Early last year I wrote a guide featuring nettops, small form factor computers that were useful for the most basic computing tasks. These computers are now all but dead, having been replaced by the explosion of tablets. However, more powerful small form factor systems remain a viable option for a desktop computing solution. Intel's current Ivy Bridge-based CPUs have very low TDPs—even some quad-core SKUs have TDPs of 55W or less under full, sustained load. And AMD's current Trinity APUs pack a quad-core CPU and discrete-level GPU into a 100W thermal envelope. Both Intel and AMD solutions will typically produce far less heat than that, too, considering most people do not put their computers under 100% load for extended periods of time, and these chips idle at low power consumption levels. Furthermore, any PSU worth its salt features 80% efficiency or better, and DDR3 memory pulls 1.5V or less. We've come a long way since 2006!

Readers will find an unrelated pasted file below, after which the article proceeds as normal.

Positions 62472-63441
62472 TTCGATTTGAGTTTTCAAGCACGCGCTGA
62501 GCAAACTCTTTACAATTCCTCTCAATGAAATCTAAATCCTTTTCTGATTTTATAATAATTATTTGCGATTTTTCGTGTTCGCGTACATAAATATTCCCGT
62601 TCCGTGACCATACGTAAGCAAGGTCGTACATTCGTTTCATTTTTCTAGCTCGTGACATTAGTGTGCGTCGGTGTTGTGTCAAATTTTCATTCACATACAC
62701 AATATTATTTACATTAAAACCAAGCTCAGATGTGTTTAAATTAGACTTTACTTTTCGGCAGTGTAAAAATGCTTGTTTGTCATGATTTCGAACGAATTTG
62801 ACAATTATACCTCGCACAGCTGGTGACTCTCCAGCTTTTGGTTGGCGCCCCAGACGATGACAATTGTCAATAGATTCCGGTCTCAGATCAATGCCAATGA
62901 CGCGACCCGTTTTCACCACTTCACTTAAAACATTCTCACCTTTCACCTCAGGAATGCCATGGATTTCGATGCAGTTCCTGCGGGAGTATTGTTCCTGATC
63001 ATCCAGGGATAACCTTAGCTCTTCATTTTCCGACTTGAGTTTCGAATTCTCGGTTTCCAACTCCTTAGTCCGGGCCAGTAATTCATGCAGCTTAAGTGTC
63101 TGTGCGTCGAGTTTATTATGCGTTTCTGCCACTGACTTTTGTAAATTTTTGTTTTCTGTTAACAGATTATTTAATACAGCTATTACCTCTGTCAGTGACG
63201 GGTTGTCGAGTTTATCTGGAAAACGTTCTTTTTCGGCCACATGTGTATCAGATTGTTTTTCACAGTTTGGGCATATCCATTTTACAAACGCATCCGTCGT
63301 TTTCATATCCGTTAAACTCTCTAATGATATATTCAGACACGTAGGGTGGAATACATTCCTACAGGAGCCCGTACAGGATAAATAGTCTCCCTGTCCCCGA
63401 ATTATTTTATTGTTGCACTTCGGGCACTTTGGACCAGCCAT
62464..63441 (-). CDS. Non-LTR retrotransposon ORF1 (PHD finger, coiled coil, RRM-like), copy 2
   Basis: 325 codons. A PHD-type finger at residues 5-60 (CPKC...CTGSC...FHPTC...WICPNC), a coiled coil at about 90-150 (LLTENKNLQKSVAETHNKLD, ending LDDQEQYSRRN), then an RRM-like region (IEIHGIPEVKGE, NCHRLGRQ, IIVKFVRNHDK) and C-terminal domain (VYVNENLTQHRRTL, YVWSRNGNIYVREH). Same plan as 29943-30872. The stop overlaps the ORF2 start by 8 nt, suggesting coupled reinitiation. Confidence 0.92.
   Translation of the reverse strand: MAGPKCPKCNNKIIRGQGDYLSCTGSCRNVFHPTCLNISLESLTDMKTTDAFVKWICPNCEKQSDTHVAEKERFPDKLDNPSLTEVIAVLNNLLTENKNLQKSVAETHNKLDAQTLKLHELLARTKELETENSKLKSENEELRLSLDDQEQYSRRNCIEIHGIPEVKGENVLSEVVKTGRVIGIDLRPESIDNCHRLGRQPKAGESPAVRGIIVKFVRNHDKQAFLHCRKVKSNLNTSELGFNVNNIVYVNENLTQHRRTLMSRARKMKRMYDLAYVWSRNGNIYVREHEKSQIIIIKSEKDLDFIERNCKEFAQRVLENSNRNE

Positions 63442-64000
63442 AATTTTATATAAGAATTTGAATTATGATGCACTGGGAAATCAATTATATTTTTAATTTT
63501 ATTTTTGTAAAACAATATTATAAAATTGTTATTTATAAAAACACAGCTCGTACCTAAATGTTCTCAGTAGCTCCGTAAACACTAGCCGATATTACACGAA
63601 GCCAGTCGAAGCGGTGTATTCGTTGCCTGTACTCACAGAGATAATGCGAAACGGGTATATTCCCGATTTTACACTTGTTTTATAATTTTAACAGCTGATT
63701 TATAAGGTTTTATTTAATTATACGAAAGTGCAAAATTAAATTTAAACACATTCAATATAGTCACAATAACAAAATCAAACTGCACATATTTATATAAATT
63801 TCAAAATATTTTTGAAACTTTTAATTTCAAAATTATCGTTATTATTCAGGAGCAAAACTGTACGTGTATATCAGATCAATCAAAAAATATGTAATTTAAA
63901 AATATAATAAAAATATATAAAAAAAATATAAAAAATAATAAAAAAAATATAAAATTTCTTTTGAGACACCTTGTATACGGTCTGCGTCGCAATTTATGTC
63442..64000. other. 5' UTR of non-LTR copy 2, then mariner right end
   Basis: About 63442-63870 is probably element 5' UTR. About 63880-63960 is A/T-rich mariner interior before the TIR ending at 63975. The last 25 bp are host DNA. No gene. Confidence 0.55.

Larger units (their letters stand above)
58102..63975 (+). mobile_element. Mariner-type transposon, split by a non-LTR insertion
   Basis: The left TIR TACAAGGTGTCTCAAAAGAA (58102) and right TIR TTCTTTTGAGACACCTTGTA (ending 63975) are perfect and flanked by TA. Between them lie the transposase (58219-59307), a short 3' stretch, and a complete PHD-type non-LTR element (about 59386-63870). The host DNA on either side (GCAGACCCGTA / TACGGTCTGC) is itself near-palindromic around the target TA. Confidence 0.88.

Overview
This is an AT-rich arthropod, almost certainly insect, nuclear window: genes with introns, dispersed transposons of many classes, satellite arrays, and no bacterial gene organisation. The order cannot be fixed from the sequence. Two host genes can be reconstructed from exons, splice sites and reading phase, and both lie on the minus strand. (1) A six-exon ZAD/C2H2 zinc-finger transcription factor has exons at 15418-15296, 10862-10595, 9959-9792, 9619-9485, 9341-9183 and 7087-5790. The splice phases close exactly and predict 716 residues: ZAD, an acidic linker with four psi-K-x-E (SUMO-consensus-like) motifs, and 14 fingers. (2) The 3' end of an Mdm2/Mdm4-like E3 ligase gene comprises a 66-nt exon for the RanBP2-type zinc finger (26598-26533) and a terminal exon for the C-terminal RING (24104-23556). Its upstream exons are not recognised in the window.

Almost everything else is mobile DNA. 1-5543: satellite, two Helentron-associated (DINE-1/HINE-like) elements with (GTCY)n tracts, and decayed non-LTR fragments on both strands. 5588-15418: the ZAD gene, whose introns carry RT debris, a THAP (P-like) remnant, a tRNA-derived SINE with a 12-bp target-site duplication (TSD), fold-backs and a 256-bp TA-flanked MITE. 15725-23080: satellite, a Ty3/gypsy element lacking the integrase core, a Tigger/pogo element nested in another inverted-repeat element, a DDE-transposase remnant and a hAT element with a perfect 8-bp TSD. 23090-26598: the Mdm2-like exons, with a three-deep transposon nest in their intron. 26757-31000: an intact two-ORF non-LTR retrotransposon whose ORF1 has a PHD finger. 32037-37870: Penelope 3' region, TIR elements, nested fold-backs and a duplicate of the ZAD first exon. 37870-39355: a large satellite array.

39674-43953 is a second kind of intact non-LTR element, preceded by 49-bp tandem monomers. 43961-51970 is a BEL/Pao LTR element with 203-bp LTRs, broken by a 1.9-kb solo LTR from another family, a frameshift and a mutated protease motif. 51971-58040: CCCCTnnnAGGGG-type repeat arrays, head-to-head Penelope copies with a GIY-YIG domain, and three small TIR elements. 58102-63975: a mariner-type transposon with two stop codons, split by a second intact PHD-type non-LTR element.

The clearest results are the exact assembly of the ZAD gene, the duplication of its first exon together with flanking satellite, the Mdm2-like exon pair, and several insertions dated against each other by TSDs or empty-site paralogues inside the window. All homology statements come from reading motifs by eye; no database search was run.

In this guide we've outlined small form factor gaming desktops, a file server, and on the next page, a diminutive desktop that won't break the bank.

Budget Small Form Factor Systems
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  • Avendit - Thursday, December 06, 2012 - link

    Its not so much signal issues I've had as earthing problems. Using a copper co-ax for digital out on my media PC gave a loud pop every time the audio fired up and dts sync'd. Switch to optical and the problem goes away. I could see the same thing being possible with HDMI.

    It might be something unique to systems a size down from these - I'm talking systems with laptop style power bricks, hence the earthing problem I think. But its also passive and does just enough for a media PC, albeit with most content stored over the network.

    Avendit
    Reply
  • ender8282 - Thursday, December 06, 2012 - link